Innovative Regional Development Theories and Policies for Food and Nutrition Security
The pressing nature of the issue of hunger and food insecurity, the first United Nations Millennium Development Goal, the fact that this MDG is far to be achieved by 2015 and the growing consensus around the inadequacy and ineffectiveness of the traditional approaches to tackle it, suggest that new approaches to food and nutrition security (FNS) policies and strategies should be explored, developed and implemented. In particular, the inadequacy of past policies suggests that there is a need to shift from one-size-fits-all, entirely top-down and sectoral-based approaches to integrated, context-specific and place-based approaches which would allow to capture and include the complexity of development, the importance of territorial endogenous development potential, the key role of both national and sub-national actors and stakeholders through the principle of multi-level governance in the policy-making process. The place-based approach to development policies, which the OECD defines as the new regional development paradigm, is built and developed on the basis of these key principles and concepts. This paper tries to explore and analyze the extent to which a place-based approach, which so far has been applied and implemented mainly in developed countries and in few cases in developing countries (eg. Cambodia) to address more generally the issue of development, could represent an effective and beneficial policy approach to tackle the issue of food insecurity. This research question is addressed both through a comprehensive literature review on food and nutrition security and on the innovative regional development approaches and paradigms, and by interviewing some of the main experts in terms of food security, place-based/territorial approach and its critique, namely the spatially-blind approach. The result of the research is a conceptual and policy framework for the place-based approach to food and nutrition security, which highlights the rationale, potential effectiveness and key concepts characterizing this innovative approach and tries to identify its potential limitations and ways to strengthen it. It is finally suggested that this territorial dimension should be more reflected in food and nutrition security policies and strategies.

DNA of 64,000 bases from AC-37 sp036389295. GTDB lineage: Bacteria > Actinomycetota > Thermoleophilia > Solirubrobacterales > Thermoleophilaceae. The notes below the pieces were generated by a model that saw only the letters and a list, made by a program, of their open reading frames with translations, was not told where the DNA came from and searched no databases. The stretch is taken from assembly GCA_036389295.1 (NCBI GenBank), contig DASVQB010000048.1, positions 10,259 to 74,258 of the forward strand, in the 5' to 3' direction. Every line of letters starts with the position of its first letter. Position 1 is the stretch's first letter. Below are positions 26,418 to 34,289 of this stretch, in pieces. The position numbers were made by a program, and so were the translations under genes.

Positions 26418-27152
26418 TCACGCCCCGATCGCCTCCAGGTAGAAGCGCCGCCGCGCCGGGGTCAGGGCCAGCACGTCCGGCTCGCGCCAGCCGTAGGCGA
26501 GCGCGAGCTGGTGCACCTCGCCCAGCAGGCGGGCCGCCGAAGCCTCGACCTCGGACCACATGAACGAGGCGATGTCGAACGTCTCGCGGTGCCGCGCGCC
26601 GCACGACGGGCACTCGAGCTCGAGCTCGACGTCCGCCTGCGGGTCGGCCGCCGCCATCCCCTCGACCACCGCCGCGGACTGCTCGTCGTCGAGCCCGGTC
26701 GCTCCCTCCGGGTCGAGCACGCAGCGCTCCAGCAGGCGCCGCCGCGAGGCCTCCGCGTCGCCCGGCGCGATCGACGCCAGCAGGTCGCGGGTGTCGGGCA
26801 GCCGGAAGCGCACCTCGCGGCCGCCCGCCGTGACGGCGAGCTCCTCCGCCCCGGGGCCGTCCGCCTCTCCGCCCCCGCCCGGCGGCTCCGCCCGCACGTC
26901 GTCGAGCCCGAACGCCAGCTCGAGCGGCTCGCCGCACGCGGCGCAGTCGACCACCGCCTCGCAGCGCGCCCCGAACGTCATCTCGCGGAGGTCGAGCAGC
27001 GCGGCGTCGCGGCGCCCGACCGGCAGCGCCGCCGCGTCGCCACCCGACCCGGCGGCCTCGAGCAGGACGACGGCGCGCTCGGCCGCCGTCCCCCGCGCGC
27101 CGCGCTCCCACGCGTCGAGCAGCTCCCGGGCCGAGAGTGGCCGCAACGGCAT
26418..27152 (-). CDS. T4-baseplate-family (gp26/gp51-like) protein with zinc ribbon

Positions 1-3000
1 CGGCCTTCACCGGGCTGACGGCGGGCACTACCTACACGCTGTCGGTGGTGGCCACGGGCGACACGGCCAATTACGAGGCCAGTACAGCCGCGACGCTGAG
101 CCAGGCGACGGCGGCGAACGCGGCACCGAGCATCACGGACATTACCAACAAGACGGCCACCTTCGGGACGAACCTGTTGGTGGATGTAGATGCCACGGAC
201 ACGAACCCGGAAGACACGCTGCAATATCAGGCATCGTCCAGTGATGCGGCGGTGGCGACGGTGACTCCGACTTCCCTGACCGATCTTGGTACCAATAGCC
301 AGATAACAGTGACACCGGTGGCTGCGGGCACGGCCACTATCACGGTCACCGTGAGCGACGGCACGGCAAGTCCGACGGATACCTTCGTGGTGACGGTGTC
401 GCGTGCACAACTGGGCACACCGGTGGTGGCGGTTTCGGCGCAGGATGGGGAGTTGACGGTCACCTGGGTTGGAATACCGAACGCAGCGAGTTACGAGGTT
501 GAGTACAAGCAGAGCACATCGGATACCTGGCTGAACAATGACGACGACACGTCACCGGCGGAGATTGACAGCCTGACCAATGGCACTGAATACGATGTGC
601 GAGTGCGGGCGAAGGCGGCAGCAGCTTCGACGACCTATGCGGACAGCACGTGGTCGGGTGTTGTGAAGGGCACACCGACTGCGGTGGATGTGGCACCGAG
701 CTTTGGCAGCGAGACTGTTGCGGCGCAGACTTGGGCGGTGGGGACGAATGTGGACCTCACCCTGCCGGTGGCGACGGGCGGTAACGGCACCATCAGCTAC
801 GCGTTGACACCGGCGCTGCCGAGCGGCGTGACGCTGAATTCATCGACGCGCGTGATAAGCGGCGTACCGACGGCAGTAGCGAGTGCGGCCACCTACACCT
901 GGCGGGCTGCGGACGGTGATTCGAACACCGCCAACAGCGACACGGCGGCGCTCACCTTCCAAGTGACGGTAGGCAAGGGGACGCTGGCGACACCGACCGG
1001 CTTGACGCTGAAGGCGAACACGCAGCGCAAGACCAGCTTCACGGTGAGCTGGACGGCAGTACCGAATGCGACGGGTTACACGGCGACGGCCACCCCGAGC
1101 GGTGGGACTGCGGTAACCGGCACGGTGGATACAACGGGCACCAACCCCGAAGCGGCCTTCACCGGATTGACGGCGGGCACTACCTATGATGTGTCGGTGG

|Date of creation:||May 2013|
|Date of revision:|
|Publication status:||Published in Review of Economics, May 2013, pages nn1-nn2|
|Contact details of provider:|| Web page: http://www.unicatt.it/Dipartimenti/DISES|
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